1820 - 1915
Harold D. Hileman
November, 1999 Copyright ©1999 by Harold D. Hileman
Permission to reprint the "The Memoirs of Michael Hileman Jr." is granted unless specifically stated otherwise, PROVIDED: (1) the reprint is used for non-commercial, educational purposes; and (2) a copy of this notice appears at the end of the reprint.
When told of the massacre of their parents and friends by the Potawatomies, when they were taken capture so long before, they were dazed and almost unable to comprehend the situation. However, their liberators prevailed upon them to return to their homeland, and scenes of their childhood, in the hope of that memory, when upon the scenes of their childhood, they would recall something to their minds of the time before the terrible time of their capture. Can we realize the feelings of these two unfortunate people as they were liberated from the Indians? Rachel being the mother of several papooses. Of course she was in the most trying of situation, for she had a mothers love for her children while they were plainly of Indian blood.
They returned to the beautiful and peaceful
What a sad situation, the memories which might have heaved their bosom of motion, and pained their hearts, are not manifested in their beholding the scenes of their childhood. There remain in the neighborhood a few who will always remember the terrible ordeal, when these two were so cruelly taken from them; and these people tried to suggest things to their memory, but nature had almost sealed the past of that day to them. They remained but a little while until they returned to Potawatomies, to live and to die with them, far beyond the Alleghenies, in what is now the state of
Father said that several attempts had been made to find the captives but without success. The greatest attempt to do so was when a band of the strongest and the bravest of Huntingdon County ventured into the country of the Potawatomies at Cherry Tree, and while reconnoitering there one, of the strongest and the bravest of the party was suddenly surprised and taken captive by the very Indians whom they were hunting for.
Fortunate it was for JAKE CONFARE that he was so cool headed and brave. His companions soon discovered footprints in the forest and immediately decided that they were those of Jake's captures or slayers. They redoubled their efforts now to overtake them, if possible, but the wile red men escaped their pursuers without allowing themselves to be seen by the white men. They took their captive to their tribe on their hunting grounds in the pine groves of Kittatinny, and here JAKE awaited his fate or a chance to escape.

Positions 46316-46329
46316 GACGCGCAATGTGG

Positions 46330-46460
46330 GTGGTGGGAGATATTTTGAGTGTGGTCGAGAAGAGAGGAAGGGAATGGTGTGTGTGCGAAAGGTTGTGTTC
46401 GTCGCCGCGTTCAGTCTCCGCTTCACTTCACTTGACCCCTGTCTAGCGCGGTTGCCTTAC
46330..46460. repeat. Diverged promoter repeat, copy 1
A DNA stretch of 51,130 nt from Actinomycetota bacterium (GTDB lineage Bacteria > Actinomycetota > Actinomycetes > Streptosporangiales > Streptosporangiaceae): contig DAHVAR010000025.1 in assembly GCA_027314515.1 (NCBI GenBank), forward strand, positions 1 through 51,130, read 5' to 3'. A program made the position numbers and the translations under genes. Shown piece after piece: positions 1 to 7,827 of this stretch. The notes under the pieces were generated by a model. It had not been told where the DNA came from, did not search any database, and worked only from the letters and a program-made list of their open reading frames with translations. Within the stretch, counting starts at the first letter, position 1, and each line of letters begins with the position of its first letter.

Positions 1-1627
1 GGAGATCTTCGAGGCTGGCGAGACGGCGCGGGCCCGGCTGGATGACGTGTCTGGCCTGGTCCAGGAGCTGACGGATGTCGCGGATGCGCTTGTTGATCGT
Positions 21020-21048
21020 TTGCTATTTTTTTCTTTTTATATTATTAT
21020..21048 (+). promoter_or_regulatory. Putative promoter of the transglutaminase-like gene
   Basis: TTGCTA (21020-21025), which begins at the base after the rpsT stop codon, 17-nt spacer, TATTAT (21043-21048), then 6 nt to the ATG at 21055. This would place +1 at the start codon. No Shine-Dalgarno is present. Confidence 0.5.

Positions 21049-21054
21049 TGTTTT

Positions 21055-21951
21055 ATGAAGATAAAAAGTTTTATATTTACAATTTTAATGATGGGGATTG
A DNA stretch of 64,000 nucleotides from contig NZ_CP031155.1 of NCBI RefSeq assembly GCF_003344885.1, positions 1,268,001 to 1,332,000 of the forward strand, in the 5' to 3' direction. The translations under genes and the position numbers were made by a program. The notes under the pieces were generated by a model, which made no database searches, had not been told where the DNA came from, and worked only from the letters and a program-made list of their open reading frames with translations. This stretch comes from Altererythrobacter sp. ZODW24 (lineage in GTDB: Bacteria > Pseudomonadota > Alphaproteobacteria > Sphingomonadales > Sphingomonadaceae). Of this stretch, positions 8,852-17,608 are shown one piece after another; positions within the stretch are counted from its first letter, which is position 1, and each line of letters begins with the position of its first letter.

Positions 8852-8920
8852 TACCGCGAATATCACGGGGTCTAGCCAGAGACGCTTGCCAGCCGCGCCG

He lived with them for a year and a half without once events any desire to escape. But some traders came along with some ice skates, and they traded them to the Indians without the Indians having any idea how to use them, and Jake also pretended not to know. So one day while out wobbling about on his skates, he took a chance, and took off skating down the river. Obviously the Indians couldn't catch him, and so he made his escape.
The joy throughout the neighborhood was unbounded when the word was sent around of Jake's escape. The whole community had been in despair after the return of his companions without him. His account of his life while in captivity among the Potawatomie gave intense interest to young and old for many a day. At the time of the return of Rachel and Joachim, Jake Confare and Grandpa were old men. When the brother and his sister returned to the Indians to live the remainder of their lives, it was almost more than Jake and Grandfather could stand. They hated the Potawatomies, and in fact, all of the Indians so intensely.
Name: Jacob CONFER
Given Name: Jacob
Death: 20 Jan 1832 in Frankstown Twp., Blair (then Huntingdon) County, Pennsylvania
Burial: Jan 1832 Newry Lutheran Cem., Newry, Blair County, Pennsylvania
Change Date: 1 Jun 2005 at 15:58:03
Father: Johan Peter CONVER I b: 6 Sep 1732 in Zweibrüken, Palatinate, Germany
Marriage 1 Elizabeth b: 1773